Web Only: the best of the blogs

The top five posts from this weekend, on China, John Terry and Angela Merkel.

1. China is a very bad model for the left

At Liberal Conspiracy, Paul Sagar attacks left-wingers who admire the Chinese model of development. The country's phenomenal growth is achieved by systematically denying the civil and economic rights of its people.

2. Why's this been pulled from the Sky News paper review?

PoliticalBetting's Mike Smithson wonders whether the Mail on Sunday's front page was pulled from the Sky News website under orders from No 10. The paper reports on claims that Gordon Brown physically attacked a member of his staff.

3. What Dave should be asked about JT

David Cameron should be asked why John Terry, worth an estimated £17m, merits the Tories' pro-marriage tax break, says Sunder Katwala.

4. Disagreements with conservative base upset Merkel's second term

ConservativeHome looks at five factors damaging Angela Merkel's second term as German chancellor.

5. John McFall to stand down

J Arthur MacNumpty looks at the possible runners to replace John McFall, Labour MP for West Dunbartonshire.


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Vote Leave have won two referendums. Can they win a third?

The Remain campaign will hope that it is third-time unlucky for Vote Leave's tried-and-tested approach.

Vote Leave have launched a new campaign today, offering a £50m prize if you can guess the winner of every game at the Euros this summer. They’ve chosen the £50m figure as that is the sum that Vote Leave say the United Kingdom send to the European Union every day.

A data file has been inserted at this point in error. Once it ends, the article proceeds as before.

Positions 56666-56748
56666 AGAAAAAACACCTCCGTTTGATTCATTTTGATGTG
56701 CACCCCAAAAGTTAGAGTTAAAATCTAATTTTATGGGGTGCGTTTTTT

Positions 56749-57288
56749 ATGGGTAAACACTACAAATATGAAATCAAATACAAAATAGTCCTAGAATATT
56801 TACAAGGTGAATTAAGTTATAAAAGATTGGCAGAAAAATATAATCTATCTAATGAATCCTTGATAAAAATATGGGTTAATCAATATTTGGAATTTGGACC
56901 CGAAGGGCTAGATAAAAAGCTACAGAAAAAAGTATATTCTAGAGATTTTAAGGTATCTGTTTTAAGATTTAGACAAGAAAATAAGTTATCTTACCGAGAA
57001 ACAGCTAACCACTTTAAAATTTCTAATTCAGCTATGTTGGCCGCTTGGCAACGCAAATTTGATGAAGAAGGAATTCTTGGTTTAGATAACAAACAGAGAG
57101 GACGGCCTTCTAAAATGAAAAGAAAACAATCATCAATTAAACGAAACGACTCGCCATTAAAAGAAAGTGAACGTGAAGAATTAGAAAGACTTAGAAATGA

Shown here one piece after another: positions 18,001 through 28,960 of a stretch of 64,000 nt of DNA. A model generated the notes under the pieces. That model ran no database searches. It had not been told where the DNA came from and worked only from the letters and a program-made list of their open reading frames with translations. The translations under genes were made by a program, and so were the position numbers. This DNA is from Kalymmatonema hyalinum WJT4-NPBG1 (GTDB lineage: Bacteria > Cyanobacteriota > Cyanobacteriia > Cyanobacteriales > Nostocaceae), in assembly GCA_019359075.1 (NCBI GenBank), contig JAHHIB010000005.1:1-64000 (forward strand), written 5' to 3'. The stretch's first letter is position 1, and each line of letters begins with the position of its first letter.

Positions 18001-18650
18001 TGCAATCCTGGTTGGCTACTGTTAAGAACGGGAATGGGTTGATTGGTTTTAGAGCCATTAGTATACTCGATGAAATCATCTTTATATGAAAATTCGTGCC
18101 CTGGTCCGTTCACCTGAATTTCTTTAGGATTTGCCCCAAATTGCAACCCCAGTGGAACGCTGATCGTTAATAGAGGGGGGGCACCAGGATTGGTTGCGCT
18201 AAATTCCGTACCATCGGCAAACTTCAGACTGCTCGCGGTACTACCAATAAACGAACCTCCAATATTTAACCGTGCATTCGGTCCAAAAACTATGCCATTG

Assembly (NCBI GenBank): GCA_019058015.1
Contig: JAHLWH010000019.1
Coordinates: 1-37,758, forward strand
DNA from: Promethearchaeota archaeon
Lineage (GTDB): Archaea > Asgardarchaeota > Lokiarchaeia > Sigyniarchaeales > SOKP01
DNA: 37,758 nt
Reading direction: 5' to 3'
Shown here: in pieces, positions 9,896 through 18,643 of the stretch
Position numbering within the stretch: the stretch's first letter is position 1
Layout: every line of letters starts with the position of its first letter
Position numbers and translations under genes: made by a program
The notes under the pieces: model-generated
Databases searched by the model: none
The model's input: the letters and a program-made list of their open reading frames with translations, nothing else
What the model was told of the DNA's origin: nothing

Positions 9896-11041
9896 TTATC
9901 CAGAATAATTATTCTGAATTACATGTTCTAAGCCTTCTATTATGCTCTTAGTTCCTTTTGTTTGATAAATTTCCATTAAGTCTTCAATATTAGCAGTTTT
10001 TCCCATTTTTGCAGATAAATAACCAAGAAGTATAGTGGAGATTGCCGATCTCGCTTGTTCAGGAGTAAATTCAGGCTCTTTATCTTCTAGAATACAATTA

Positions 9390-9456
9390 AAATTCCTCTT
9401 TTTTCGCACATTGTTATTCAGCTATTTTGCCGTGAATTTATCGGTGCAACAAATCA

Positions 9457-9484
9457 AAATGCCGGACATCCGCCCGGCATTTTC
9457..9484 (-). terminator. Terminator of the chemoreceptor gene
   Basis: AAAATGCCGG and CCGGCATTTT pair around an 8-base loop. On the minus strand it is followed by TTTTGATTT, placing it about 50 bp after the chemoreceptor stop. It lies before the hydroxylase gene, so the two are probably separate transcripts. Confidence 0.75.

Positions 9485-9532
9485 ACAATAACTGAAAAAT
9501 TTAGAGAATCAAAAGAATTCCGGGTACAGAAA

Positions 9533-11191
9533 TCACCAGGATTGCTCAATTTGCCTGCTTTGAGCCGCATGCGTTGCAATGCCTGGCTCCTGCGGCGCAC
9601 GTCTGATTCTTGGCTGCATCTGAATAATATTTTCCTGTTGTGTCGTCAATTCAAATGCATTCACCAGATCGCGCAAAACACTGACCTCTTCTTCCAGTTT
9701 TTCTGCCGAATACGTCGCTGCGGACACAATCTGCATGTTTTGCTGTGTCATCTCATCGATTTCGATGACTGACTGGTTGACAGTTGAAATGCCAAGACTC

If you wanted to sum up Vote Leave’s approach to the In-Out referendum in a single gimmick, this is surely it, as it is deceitful – and effective. The £50m figure is a double deception – it’s well in excess of what Britain actually pays, and your chances of winning are so small they can only be viewed through an electron microscope. Saying that “the UK pays £50m to the EU” is like saying “I paid £10 for breakfast at Gregg’s this morning” – yes, I paid with a £10 note, but I got £8 back.  The true figure is closer to £26,000 a day.

But the depressing truth is that this sort of fact-free campaigning works – and has worked before. It’s the same strategy that Matthew Elliott, the head of Vote Leave, deployed to devastating effect, when he was head of the No to AV campaign, and that Dominic Cummings, head of strategy at Vote Leave, used when he was in charge of the anti-North East Assembly campaign: focus on costs, often highly-inflated ones, and repeat, over and over again.

This competition is a great vessel for that message, too, with the potential to reach anyone who has at least one Facebook friend with an interest in betting or football, i.e. everyone. And as my colleague Kirsty Styles revealed yesterday, this latest campaign is just one in a series of Internet-based, factually dubious campaigns and adverts being used by Vote Leave on the Internet.

The difficulty for the opponents of No2AV was, as one alumni of that campaign reflected recently, “how do you repudiate it without repeating it?”. A row over whether the United Kingdom sends £50m or £26,000 – itself £1,000 higher than the average British salary – helps the Leave campaign whichever way it ends up.

Neither Yes to Fairer Votes or supporters of a devolved assembly for the North East ever found a defence against the Elliott-Cummings approach. Time is running out for Britain Stronger In Europe to prevent them completing the hattrick. 

Stephen Bush is special correspondent at the New Statesman. He usually writes about politics.